The click of my seatbelt and the engine ignition returned us to motion. A short turn here, and another there, and we were back on the highway – the long, dry stretch on the Phoenix diversion route towards Los Angeles. As the road curved, I reckoned we’d be chasing the sunset to dark.
It was a blinding drive. With no trees to shield its rays, the sun’s immense fire blanketed the land with a gold, as far as the eye could see. Nothing escaped its reach – from the brush to the sky-reaching saguaros, all was shrouded in a shimmering mist of emblazoned light.
Darkened silhouettes of flat mountain peaks spread across the horizon, beckoning of shelter from the setting sun’s dominion. Yet, their promise a mirage, the road stretched on, ever thrusting us forward toward that ball of fire. The horizon shifted its shadows lower, and the sun-chasing tarried on.
To be both blinded and bewildered, this was its effect – bewildered by both the beauty and the potency of a light so easily ignored under vastly varying circumstances. My eyes fixed on the white lines against the road’s shoulders, as my father taught me to do when learning to drive in a blizzard so long ago. This was the astute driver’s tactic here, in the midst of the storm of light – the desert sunset.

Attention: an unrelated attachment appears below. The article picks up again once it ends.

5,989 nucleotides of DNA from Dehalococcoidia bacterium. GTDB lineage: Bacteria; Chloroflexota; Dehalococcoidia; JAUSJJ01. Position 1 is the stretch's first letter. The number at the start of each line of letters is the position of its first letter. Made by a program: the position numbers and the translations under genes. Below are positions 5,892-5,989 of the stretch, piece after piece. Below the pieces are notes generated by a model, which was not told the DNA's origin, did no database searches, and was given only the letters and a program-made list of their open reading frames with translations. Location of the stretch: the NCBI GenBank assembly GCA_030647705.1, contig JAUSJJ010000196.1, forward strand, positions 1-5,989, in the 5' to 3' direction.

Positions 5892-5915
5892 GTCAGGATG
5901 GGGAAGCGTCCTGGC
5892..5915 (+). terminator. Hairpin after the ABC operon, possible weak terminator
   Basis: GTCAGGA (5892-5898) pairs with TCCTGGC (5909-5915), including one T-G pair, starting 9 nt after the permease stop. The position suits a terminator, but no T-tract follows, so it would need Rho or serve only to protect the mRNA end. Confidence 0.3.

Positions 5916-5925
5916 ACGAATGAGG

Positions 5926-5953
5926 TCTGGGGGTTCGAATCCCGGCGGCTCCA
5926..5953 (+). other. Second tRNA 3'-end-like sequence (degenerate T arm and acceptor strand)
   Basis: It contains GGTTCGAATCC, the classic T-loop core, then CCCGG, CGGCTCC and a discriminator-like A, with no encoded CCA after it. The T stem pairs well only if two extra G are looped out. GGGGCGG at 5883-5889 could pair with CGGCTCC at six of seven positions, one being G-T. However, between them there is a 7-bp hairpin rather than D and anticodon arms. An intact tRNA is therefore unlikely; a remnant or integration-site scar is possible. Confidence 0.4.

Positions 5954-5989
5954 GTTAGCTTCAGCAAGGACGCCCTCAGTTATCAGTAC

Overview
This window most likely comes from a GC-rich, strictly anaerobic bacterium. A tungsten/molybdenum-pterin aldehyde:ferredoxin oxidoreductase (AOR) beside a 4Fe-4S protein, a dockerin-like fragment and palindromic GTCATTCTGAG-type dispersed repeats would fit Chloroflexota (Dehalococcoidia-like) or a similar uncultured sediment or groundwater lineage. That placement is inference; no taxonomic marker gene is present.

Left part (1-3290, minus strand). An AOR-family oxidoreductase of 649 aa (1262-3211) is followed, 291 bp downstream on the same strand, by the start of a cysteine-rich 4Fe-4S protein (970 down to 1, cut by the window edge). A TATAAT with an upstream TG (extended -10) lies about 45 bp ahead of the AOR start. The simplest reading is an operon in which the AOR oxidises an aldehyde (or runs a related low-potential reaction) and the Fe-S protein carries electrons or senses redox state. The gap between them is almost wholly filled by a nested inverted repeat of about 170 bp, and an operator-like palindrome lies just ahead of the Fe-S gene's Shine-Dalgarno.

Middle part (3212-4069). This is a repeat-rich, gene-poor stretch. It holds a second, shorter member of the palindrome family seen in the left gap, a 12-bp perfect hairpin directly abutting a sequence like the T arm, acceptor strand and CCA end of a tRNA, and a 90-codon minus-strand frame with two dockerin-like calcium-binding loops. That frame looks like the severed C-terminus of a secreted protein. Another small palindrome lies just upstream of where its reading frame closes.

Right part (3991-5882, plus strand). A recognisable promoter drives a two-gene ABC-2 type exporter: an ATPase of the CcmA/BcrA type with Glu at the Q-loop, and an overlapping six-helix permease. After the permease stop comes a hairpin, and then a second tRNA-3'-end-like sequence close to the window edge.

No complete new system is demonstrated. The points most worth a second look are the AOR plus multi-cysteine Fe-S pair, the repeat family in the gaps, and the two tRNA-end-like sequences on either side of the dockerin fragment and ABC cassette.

“In <the heavens> He has set a tent for the sun, which comes out like a bride-groom, leaving his chamber, and like a strong man, runs its course with joy. Its rising is from the end of the heavens, and its circuit to to the end of them, and there is nothing hidden from its heat.” Psalm 19:5-6